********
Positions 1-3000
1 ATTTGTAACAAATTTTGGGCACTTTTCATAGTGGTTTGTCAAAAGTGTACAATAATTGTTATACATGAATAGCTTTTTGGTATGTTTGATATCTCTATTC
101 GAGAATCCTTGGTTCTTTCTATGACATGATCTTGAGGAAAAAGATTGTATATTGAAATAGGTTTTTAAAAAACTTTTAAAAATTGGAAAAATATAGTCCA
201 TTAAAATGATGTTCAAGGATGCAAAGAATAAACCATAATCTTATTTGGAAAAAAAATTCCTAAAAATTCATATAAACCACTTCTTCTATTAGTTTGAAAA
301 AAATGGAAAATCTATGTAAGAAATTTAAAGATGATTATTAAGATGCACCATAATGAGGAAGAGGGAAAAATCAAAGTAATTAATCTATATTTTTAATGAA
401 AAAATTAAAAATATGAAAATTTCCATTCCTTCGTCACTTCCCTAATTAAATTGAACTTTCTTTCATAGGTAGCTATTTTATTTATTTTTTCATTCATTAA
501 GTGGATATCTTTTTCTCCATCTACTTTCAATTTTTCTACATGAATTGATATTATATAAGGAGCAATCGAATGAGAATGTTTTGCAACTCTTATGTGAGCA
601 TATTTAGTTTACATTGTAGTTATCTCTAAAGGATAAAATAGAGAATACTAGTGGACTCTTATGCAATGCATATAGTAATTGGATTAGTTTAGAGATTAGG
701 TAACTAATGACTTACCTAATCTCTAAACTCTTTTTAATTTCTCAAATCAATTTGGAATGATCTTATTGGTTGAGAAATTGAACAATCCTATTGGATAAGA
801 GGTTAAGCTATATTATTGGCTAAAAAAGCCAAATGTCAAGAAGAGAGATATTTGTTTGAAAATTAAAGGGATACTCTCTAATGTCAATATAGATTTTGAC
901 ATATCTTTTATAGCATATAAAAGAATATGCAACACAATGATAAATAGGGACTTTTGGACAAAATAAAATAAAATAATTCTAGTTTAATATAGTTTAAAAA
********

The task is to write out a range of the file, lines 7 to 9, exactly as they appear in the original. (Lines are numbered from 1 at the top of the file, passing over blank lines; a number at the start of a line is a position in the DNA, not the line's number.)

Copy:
501 GTGGATATCTTTTTCTCCATCTACTTTCAATTTTTCTACATGAATTGATATTATATAAGGAGCAATCGAATGAGAATGTTTTGCAACTCTTATGTGAGCA
601 TATTTAGTTTACATTGTAGTTATCTCTAAAGGATAAAATAGAGAATACTAGTGGACTCTTATGCAATGCATATAGTAATTGGATTAGTTTAGAGATTAGG
701 TAACTAATGACTTACCTAATCTCTAAACTCTTTTTAATTTCTCAAATCAATTTGGAATGATCTTATTGGTTGAGAAATTGAACAATCCTATTGGATAAGA